Getting into law school

The number one post-graduation employment in our major, retail. That’s something we don’t advertise much. It’s not entirely our fault. Communication has traditionally been a catch-all for business and computer science drop-outs, as well as the sustaining academic wing of the football team on some campuses. On the other hand, I am perhaps the worst defender of our undergraduate program. I would never want my own kid to go through our program, and if you look at where our faculty send their own children, you’ll find I’m not alone. We don’t do professional preparation — because we’re a “research” institution — but we also have students who have never had to write a full paper in their undergraduate careers.

Oops, got a little off track there. A solid minority of our undergraduates end up in graduate school, many of them in law schools. I just ran into this Advice for Getting Into Law School, and I’m linking it here as a reference for undergrads who read my blog and may be thinking of law. I’m not sure I agree completely with it (for example, if you are admitted to Harvard Law, you borrow the tuition, because you know you will earn it back), and it lacks a criticism of the LSAT, but it does give some pretty solid advice for students coming from large, public universities who are interested in getting into a good law school.

I should note that especially in today’s market, a good law school is important. Our local school has dropped precipitously in national rankings lately. Those rankings may have nothing to do with the quality of the program, but they do have something to do with potential employers’ perceptions. While most law graduates still find jobs, it is not always the kind of work they had hoped they would be doing, and it is not always law. Right now, there are more law graduates than there are new positions, so you should consider law only if you think you’ll like doing it (that sounds obvious, but it doesn’t seem to be) and if you think you will be a very successful law student at a decently ranked school.

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  1. Posted 11/30/2003 at 3:53 pm | Permalink

    hmm, I think that before anyone goes to law school they should intern for a public defender or for the most jr. associates in a law firm. it seems to me, and i’m dating myself, that the perception of law and legal careers after the rise of “L.A. Law” and the entertainment perspective is different from the actual practice of law.

    like graduate school, law school is not something that i encourage, its as good to go to architecture school instead or maybe get an m.f.a. the only difference that i see that people think you can make more money in law, which actually isn’t necessarily the case, though perhaps more lawyers become wealthier on average than poets, but i wonder if anyone has real stats on that perception.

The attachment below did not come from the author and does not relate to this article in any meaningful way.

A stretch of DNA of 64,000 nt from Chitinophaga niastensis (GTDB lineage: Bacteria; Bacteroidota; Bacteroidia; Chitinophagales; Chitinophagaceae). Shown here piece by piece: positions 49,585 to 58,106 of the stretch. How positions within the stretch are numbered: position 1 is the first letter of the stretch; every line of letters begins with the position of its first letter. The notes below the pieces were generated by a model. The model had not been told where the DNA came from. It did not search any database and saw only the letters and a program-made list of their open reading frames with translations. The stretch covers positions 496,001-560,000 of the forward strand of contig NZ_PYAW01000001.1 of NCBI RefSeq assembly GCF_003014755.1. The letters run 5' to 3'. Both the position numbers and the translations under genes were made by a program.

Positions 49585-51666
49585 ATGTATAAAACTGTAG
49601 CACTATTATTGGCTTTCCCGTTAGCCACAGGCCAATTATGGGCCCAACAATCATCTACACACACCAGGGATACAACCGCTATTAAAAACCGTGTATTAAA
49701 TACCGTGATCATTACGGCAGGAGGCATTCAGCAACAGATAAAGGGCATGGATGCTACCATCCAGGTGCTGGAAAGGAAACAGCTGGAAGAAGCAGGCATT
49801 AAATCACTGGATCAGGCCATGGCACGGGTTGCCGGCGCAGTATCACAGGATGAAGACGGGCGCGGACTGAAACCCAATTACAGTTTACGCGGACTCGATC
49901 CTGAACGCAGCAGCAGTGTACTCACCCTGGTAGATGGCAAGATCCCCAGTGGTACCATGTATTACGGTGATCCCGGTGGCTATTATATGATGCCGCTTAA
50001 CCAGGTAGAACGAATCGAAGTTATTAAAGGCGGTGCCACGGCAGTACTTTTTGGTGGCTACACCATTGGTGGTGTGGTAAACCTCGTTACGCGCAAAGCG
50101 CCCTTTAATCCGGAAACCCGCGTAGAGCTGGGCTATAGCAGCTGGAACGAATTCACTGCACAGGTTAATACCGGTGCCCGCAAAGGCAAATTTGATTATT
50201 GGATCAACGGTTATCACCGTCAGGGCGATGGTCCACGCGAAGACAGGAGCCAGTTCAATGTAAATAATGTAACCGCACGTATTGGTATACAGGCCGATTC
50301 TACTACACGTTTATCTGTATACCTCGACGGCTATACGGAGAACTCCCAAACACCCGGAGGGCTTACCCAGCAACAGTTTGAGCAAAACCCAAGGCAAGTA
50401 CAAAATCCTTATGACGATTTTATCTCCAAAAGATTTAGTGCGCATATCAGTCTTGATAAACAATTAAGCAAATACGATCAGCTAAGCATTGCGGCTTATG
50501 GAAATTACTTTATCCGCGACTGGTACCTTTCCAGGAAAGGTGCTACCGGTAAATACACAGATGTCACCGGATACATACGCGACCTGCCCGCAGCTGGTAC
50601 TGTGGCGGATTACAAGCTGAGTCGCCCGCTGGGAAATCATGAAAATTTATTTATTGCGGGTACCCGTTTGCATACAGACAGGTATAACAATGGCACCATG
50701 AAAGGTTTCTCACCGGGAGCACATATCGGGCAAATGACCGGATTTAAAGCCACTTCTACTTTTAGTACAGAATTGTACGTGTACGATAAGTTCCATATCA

2. Posted 11/30/2003 at 7:15 pm | Permalink

    Leaving all else aside, the money is much better for lawyers than it is for most other professional graduates. The average starting salary for law graduates in 2002 was $72,308. The starting salary at large and “mega” firms is significantly higher than that. At that average, it is nearly 3 times that of a starting architect and more than first year assistant profs in most fields and at most universities or colleges. (Er, more than me, anyhow. :)

    Moreover, unlike the MFA (or Ph.D.), most law grads get jobs in their field. I mean it’s worse than it has been in previous years–employers are no longer giving BMWs as signing bonuses–but a good student at a decent school can still get multiple offers. It used to be that the bad students at 2nd or 3rd tier schools also got multiple offers, but that’s no longer the case.

    If anything, I have a feeling that the views of law school are less skewed than most graduate paths. Think about depictions of professors in popular media. Few of my undergraduate, or even graduate, students recognize that as an asst. prof. without large external funding and with sizable loans to repay, I am living basically from paycheck to paycheck. And I am the only one in my cohort that has a tenure-track job at a “Research I” school (so far), and one of the few that has a tenure-track job at all.

  3. Posted 12/1/2003 at 8:59 am | Permalink

    I’m unsure about whether most law students get jobs in their fields. of course, ‘good student’, ‘decent school’ are constructs of an ideality. just how many practicing lawyers are there in the u.s. these days anyway? I know i have an aunt and a ex-uncle that were both lawyers, and now one is a librarian and the other teaches russian languages or the like. of course they may be exceptions, however, i think that like most jobs, as you rise up the ladder the ranks get thinner, but luckily the lower ranks are replenished at a very high rate.

    yeah, the academic job hunt is not pretty. i’m in it now. hopefully it will work out, i think i have a few more years here if i need them. I have about 5 more years to pay off my student loans, and i have to get a newer car this month(unless i get an offer to go overseas), but financial issues and such are universal problems in the u.s. except for some of the capital elite. but I do think that in general terms encouraging someone to pursue a graduate degree in these united states is not necessarily having that persons best interests in mind…

    anyway, i’ve rambled enough

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